Pharmacy technicians assist pharmacists as they dispense medicines to customers and to other healthcare professionals. While it is possible to enter the profession with only a high school degree, there are certificate courses available at many universities. A pharmacy technician may earn a certificate in less than one year. The job requires knowledge of the mathematics used in the dispensation of medicines as well as an understanding of the laws that govern pharmacies.
Specific Tasks of a Pharmacy Technician
The tasks assigned to a pharmacy technician will vary from position to position; however, there are certain duties commonly required of people in this role. Pharmacy technicians are typically required to be proficient in these tasks:
Technicians are often required to answer the phone and to interact with customers. A pharmacy technician should be able to respond to customers’ questions and fulfill their requests. They may also be required to pass on some questions to the pharmacist. They should be compassionate and empathetic, as many of the customers they serve will be in poor health. They must also understand the medications they are dispensing and how they may interact with other prescriptions.
This means ensuring that the pharmacy is adequately stocked and that expired medications are removed from the stock. They may also be expected to order medications and to receive them. Keeping a proper count is critical to this task, as the pharmacy technician will be held responsible for any missing medication.
Packaging and Labeling Prescriptions
This involves counting or otherwise measuring prescription medication and printing a label to be affixed to the medication container. When filling prescriptions, they will have to record the prescription number and the date on which it was dispensed. They should know how to use equipment like counting scales such as those sold by North Texas Scales. Counting scales may be used to measure pills for prescriptions.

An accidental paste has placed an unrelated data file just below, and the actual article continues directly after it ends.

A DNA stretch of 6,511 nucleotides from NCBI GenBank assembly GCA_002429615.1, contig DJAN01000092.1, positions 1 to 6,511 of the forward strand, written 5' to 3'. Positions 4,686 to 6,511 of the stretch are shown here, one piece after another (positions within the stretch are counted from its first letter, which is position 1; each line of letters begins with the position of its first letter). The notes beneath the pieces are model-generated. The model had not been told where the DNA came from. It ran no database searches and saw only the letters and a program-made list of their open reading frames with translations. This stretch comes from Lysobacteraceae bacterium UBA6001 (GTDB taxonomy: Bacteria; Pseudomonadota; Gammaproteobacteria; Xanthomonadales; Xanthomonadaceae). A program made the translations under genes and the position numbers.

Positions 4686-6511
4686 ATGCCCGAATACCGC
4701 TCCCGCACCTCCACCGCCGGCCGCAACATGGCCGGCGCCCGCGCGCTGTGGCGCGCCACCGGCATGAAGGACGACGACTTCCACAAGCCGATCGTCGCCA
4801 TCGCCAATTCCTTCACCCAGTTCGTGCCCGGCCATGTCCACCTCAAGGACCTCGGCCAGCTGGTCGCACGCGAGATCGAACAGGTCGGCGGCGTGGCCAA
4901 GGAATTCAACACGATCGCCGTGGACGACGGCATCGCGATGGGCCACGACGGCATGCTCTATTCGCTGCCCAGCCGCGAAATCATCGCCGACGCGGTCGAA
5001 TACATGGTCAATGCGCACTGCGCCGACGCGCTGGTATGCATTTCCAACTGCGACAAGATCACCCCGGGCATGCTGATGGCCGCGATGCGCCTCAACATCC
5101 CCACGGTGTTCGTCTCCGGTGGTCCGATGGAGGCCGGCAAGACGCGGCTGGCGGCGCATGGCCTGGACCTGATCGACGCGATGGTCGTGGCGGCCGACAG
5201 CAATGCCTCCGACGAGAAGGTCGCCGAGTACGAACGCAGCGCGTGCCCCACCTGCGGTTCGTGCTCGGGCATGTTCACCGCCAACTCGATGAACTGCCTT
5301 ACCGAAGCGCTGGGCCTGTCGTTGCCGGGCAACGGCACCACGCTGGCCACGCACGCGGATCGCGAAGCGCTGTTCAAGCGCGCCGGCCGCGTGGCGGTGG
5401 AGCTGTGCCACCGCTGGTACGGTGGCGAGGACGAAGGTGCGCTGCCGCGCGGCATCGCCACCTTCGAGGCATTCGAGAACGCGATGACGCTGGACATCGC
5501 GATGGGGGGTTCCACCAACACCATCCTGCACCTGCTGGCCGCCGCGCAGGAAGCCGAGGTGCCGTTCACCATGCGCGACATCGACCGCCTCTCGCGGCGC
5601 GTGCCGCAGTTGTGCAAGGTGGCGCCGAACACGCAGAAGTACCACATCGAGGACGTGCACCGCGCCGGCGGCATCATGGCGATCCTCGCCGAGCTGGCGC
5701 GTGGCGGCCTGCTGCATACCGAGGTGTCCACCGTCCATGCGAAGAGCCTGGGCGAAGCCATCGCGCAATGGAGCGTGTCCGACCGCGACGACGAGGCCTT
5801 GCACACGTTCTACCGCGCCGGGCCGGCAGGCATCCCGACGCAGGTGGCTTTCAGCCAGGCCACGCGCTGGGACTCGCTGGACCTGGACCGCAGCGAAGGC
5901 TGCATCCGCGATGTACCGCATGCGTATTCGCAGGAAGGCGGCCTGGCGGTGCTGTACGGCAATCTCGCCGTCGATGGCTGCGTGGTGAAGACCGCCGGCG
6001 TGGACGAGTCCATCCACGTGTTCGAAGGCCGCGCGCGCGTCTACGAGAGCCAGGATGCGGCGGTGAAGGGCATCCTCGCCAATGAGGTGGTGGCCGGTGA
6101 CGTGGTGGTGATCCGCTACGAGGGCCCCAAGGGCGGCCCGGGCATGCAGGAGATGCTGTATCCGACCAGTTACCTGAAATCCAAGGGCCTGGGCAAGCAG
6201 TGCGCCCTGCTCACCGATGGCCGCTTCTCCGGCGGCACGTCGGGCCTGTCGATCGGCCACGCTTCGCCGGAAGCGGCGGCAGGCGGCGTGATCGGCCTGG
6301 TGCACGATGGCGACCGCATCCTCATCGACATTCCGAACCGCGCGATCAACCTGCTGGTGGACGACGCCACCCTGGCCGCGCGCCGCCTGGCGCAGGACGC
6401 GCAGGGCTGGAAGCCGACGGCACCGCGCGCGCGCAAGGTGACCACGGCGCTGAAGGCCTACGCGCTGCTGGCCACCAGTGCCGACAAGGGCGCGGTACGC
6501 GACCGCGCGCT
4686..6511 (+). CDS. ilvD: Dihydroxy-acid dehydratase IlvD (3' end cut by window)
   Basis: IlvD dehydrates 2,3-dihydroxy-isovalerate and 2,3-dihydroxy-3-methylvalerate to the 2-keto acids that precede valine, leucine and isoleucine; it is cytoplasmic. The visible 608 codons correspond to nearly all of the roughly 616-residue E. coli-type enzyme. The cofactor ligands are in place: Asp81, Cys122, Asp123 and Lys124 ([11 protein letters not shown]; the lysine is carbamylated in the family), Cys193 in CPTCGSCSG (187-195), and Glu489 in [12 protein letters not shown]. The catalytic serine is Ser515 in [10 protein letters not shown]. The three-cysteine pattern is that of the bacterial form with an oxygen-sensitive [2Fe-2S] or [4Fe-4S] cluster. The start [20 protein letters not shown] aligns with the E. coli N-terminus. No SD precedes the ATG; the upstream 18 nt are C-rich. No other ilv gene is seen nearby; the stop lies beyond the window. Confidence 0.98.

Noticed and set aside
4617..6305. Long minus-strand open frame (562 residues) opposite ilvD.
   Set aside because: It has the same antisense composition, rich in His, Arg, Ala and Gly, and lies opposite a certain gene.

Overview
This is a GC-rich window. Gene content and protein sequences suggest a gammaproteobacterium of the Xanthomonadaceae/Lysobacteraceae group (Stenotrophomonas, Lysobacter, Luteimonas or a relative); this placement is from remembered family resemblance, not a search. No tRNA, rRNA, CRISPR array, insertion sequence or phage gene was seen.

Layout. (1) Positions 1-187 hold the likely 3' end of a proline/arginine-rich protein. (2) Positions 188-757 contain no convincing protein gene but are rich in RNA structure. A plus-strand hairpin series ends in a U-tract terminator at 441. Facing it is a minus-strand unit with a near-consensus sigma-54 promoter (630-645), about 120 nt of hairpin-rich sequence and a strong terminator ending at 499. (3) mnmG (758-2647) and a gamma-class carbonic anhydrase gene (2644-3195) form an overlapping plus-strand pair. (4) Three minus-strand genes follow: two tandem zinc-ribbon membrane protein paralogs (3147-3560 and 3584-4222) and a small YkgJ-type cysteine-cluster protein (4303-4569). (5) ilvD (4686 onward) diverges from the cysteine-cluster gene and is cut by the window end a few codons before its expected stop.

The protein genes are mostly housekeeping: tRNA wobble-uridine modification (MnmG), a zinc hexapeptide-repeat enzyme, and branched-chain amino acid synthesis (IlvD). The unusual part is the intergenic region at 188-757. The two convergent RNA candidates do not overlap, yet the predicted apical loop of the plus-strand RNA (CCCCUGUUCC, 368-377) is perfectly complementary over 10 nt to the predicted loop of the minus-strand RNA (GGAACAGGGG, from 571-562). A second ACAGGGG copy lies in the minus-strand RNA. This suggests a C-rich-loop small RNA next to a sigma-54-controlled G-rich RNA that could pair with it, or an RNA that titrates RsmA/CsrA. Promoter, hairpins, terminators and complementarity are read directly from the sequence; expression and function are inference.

In some cases, pharmacy technicians may be called on to mix or “compound” the medications they provide. Compounding is the science of combining different ingredients to make customized medicines for patients. A steady hand and clear mind are critical for this task, as variations from directions could result in harm to the customer.
Work Environments for Pharmacy Technicians
Where a pharmacy technician works has a lot to do with the nature of the tasks assigned to them. Pharmacy technicians may find work in:
According to the Bureau of Labor Statistics, 53 percent of all pharmacy technicians work in pharmacies. As many pharmacies are open 24 hours every day, pharmacy technicians may be at work at any point in the day and on any day of the week.
Hospitals are the next largest employer with 17 percent of pharmacy technicians. Working in this environment may involve lots of walking for a pharmacy technician. Since these facilities use large quantities of medications, the job may call for a lot of lifting and carrying of heavy boxes.
Grocery and Department Stores
These employ 19 percent of all Pharmacy technicians. Pharmacy technicians work in the pharmacies attached to these stores.